Content marketing encompasses a range of mediums, and the video portion is poised to expand once again. Instead of simply focusing on making viral videos this year, hop on the livestreaming trend. Sites like YouTube and Facebook make it easy to connect with visitors as an event is unfolding. Posting the video to your website afterwards ensures that the information is there as a resource later as well.

  1. Storytelling reinvents content marketing

Content marketing has always been about telling the story of how your product or service can address a need or desire that your visitor has. The way this is achieved can vary from informative to entertaining. Combining elements into a story format helps draw your visitors in. Intersperse the content with details that are relatable to those people who are most likely to benefit from what you have to offer. Sketch out a problem, grapple with trying to find different solutions and finally introduce your product or service. These points provide your audience with the connection they need to recognize that you offer them a viable solution.

  1. Content goes mobile

2017 isn’t the first year that content has gone mobile, of course; however, it’s likely that this will be the year that more content is digested by users on their mobile devices. This means your content has to meet several criteria. Not only does it need to be formatted to be easy to skim, it also needs to be engaging enough to make on-the-go users want to view it. In fact, your whole website needs to be mobile friendly or else your audience will go elsewhere.

Combining these four best practices for content marketing in your strategy for 2017 will set your business up for success. At ER Marketing, we develop strategies that deliver the results you envision. Are you ready to make 2017 the year your business scales success? Contact ER Marketing and explore their core competencies to find out how they can help.

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Do You Spy on Your Competitors Online?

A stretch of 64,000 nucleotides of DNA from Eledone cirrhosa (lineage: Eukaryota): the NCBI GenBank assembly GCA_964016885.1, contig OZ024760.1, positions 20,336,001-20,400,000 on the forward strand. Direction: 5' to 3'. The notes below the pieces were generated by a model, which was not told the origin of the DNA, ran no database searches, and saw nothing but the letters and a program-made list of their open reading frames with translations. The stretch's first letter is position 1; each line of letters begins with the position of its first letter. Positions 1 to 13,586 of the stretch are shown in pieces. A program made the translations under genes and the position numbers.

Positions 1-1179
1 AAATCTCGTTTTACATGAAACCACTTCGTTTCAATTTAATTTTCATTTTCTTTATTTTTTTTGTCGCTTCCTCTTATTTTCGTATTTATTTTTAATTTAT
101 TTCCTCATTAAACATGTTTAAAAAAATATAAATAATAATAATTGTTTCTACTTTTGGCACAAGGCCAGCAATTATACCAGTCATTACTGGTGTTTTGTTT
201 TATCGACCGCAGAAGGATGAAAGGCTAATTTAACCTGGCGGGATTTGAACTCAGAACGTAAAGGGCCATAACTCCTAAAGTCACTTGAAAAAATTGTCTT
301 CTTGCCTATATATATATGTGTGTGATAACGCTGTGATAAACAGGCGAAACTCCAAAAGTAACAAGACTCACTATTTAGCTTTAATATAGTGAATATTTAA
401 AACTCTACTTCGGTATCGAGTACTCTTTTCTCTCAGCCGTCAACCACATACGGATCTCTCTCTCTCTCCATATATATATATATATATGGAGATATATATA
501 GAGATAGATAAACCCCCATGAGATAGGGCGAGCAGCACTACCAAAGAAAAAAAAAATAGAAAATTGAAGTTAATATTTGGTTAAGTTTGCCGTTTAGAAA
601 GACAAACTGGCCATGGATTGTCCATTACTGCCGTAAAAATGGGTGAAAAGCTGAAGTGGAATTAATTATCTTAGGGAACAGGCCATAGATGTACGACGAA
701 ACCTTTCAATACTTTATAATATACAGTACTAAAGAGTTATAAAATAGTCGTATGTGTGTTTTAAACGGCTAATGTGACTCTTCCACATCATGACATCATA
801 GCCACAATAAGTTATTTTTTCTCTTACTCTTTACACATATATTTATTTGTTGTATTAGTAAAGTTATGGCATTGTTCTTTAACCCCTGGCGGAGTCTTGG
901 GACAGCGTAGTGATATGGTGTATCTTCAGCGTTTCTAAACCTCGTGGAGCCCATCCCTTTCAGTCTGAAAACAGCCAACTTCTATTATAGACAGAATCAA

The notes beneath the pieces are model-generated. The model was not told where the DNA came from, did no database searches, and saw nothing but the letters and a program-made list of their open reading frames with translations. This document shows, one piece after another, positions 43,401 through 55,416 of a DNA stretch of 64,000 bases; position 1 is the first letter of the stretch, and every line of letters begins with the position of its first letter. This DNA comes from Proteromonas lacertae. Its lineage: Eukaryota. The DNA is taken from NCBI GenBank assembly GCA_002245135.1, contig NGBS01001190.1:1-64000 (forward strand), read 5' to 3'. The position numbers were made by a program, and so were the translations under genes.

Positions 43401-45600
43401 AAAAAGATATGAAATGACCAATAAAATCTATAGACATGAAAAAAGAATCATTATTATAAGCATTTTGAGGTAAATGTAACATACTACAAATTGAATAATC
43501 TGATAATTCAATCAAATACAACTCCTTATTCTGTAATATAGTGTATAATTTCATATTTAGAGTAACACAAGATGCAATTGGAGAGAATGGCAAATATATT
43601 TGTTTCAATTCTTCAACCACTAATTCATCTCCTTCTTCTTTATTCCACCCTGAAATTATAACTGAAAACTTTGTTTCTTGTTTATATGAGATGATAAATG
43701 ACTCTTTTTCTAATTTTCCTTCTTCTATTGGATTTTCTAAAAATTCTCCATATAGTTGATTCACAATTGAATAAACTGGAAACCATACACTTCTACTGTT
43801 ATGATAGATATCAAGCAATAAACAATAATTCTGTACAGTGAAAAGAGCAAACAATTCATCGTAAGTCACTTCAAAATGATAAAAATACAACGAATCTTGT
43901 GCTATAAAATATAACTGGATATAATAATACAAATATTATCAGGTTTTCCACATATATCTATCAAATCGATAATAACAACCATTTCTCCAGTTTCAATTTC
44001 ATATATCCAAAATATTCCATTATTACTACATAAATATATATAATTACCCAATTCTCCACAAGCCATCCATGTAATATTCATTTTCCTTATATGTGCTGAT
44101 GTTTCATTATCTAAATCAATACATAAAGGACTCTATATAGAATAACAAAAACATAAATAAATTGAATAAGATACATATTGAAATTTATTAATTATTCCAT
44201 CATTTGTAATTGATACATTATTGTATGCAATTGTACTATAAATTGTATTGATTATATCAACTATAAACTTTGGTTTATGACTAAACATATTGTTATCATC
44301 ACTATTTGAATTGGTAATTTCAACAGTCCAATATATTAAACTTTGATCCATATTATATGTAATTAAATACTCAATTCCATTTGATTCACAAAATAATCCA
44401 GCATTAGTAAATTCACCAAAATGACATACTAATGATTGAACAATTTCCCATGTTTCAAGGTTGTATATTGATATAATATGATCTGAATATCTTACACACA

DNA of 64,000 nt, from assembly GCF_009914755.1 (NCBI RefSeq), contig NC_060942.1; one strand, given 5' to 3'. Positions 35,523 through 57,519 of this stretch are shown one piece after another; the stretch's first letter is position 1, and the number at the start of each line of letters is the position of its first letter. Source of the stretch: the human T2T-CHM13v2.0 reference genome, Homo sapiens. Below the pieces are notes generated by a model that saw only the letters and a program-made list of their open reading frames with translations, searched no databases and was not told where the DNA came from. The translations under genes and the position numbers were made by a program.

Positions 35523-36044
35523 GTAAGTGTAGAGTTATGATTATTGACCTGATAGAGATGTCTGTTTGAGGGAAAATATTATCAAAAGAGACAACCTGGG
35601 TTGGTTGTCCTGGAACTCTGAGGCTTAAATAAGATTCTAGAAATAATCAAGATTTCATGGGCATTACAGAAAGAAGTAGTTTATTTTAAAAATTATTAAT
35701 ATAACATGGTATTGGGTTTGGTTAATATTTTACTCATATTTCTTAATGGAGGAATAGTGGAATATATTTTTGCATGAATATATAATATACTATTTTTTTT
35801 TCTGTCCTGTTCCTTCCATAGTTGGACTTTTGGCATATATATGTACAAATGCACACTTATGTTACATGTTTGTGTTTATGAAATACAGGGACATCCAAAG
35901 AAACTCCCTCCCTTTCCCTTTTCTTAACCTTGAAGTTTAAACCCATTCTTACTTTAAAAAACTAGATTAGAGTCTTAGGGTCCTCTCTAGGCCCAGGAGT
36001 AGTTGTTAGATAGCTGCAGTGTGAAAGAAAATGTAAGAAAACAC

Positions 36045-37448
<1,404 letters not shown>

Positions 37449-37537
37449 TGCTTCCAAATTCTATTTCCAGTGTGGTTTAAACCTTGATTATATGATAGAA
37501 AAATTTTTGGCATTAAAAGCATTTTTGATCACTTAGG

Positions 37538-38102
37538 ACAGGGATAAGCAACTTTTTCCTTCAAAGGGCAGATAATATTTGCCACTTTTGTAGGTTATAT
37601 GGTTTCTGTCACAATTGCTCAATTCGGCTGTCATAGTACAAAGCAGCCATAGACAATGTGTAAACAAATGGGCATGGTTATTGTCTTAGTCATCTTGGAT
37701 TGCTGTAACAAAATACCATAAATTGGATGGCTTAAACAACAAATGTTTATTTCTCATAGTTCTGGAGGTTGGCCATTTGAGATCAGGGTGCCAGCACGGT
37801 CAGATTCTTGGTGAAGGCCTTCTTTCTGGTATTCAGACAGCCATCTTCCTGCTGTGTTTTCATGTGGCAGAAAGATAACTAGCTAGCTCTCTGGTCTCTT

7 Feb

 

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CoreyMorris

Guest Contributor: Corey Morris
Directory of Digital Strategy

The word “spying” is fun, but it isn’t really what we’re doing. It isn’t hard, as I’m talking about using timely public information and snapshots to ensure that we get ahead and stay ahead in digital marketing, content, and PR efforts. The biggest challenge for many is getting the right mix of tools, data, and information in a means that is easy to digest in order to make decisions from. Over the years we have used many different tools and want to share what we have learned so you can maximize your intelligence information.

We probably don’t need to go into detail on why it is important to know what content, messaging, and marketing your competitors are doing. I guarantee that your sales team knows what is being said by competitors and what their pitches are. However, maybe because we’re not constantly out in the field and, due to the number of big data sources coming at us each day, we’re not always paying as close attention as we feel like we should.

For search engine optimization and pay per click advertising–two specific types of intelligence information are critical to success. The first is our audience and ensuring we’re targeting the right people with our efforts. The second is our competition. We’re likely not the only ones going after our target audience so we need to profile the strength of each relevant competitor.

The first step is to identify our competitors list. This can come from the list we know off the top of our heads of the traditional competitors we go up against all the time. From there, we need to supplement with competitors who we find ranking prominently in organic search results or advertising on the topics and terms that our audience would find us through. Once we have the competitors list, we’re ready to get to work building out the competitor profile.

Here are the specific competitor metrics that I recommend starting with as you build your competition profile baseline and start ongoing tracking:

  • Organic search keywords targeted, website content, keyword rankings, domain authority score, page authority scores, inbound links
  • Paid search keywords targeted, ad copy, estimated media spend, landing page strategies
  • Social media follower audience size, post engagement, brand mentions, frequency and volume of posting, types of content posted, mix of paid vs organic
  • Email marketing frequency of sending, segments, list growth CTAs, types of content promoted, use of automation